About the Cover
Vol. 85 No. 6 (2009)
The mutarotation of carbohydrates in aqueous phase was first reported in 1846 by Dubrunfaut. The finding further expanded to the chemistry of intramolecular reaction of an aldehyde and a hydroxyl group that caused isomerization at the anomeric position. Anomericity is of critical importance in carbohydrate industry, and thus has been the specific issue to be studied in analytical chemistry. Even with the recent advances of mass spectrometry in ionization, structural elucidation and sensitivity, resolving anomeric configurations is still an inherent and formidable task because the molecules are isobaric.
The cover illustration of this issue shows an image of interconversion process of anomers of a carbohydrate. In the article on page 204-215 of this issue, Dr. Kanie and his colleagues reveal that these anomers do not isomerize in gas phase in mass spectrometers, in contrast to the fact that anomerization takes place in aqueous solution. Based on this feature, they demonstrate that the individual anomers of lactose hemiacetals display distinguishable dissociation profiles, which are obtained by a technique energy-resolved mass spectrometry (ERMS) utilizing collision-induced ion activation. Furthermore, they extend the technology to stage-discriminated ERMS and succeed in monitoring mutarotation of lactose in aqueous phase and delineating the mechanism of endo-glycosylceramidase.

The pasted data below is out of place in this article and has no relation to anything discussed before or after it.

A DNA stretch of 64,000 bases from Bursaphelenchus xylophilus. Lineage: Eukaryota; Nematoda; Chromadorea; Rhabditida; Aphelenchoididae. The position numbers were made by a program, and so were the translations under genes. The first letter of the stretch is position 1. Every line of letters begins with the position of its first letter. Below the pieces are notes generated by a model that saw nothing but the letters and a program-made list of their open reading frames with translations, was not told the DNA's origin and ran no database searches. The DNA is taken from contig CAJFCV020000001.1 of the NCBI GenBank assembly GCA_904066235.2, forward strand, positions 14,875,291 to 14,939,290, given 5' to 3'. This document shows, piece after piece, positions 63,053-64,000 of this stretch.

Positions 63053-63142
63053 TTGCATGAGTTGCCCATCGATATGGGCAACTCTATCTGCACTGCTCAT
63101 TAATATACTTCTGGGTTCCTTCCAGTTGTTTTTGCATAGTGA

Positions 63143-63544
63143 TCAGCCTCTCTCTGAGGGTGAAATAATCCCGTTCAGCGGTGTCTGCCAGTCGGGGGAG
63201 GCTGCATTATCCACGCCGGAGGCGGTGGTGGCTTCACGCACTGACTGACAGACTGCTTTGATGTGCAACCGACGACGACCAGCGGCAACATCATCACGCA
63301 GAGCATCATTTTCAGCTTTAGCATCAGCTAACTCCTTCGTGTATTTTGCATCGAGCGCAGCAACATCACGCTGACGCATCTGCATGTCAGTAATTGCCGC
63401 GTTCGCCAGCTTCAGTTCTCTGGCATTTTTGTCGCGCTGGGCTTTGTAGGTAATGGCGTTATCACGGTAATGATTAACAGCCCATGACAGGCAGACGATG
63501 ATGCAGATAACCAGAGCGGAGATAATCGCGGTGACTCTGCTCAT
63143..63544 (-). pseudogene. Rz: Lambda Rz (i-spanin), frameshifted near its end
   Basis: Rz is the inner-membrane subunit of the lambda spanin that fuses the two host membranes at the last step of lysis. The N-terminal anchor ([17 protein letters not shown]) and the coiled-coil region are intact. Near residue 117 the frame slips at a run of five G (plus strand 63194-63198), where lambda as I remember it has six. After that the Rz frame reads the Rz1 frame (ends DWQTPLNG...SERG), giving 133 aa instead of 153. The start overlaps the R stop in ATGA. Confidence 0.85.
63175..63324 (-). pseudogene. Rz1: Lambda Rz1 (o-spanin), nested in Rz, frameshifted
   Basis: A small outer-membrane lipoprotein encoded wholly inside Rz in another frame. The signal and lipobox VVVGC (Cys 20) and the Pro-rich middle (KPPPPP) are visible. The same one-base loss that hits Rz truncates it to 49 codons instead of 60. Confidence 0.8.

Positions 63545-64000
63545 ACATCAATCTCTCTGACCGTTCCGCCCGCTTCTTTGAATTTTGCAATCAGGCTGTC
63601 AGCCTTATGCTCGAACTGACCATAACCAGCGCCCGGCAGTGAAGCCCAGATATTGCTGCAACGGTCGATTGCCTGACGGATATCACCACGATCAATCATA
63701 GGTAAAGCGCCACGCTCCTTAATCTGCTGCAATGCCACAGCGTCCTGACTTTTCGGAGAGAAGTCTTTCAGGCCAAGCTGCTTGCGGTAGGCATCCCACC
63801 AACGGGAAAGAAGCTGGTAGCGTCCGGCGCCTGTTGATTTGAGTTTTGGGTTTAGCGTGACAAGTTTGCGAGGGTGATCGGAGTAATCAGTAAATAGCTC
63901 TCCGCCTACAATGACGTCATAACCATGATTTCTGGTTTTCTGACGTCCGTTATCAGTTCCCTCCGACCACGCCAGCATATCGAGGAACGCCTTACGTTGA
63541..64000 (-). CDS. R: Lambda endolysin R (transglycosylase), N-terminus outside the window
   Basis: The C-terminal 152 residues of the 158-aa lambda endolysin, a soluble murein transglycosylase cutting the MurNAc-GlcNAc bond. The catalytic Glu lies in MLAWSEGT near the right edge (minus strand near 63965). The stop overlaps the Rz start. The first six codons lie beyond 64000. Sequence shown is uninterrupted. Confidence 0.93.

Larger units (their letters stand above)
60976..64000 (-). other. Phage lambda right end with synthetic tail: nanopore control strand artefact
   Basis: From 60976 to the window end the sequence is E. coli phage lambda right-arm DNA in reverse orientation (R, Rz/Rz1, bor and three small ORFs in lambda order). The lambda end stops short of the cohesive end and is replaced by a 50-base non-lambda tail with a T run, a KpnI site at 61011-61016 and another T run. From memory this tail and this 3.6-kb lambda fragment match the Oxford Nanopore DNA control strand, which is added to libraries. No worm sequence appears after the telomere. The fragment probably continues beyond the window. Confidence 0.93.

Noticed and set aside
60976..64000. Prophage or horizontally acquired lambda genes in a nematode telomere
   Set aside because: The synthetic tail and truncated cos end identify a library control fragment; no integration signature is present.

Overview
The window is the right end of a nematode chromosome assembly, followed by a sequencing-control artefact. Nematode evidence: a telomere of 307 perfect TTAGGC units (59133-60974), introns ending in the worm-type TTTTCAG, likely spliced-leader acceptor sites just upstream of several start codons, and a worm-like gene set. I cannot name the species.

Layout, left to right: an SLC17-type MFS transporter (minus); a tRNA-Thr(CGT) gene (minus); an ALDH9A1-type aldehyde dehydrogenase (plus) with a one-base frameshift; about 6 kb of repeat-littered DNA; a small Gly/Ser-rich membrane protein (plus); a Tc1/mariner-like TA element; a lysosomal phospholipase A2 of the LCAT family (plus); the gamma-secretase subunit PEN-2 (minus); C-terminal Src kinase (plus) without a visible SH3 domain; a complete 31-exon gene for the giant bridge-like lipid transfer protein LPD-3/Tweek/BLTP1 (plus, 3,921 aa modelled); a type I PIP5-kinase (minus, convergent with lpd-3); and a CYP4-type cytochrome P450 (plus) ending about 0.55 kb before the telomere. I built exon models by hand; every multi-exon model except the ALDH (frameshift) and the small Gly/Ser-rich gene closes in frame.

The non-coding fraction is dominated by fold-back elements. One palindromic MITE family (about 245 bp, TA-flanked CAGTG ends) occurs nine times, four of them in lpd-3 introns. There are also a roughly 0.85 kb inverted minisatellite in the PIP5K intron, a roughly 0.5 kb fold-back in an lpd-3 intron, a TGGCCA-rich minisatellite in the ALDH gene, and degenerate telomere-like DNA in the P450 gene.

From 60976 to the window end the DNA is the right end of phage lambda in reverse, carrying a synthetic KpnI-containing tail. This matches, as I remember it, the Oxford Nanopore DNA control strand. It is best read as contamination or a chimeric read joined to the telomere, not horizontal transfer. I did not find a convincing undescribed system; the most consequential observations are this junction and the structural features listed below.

General Director of Research Institute, Osaka Medical Center and Research Institute for Maternal and Child Health
President of the Mass Spectrometry Society of Japan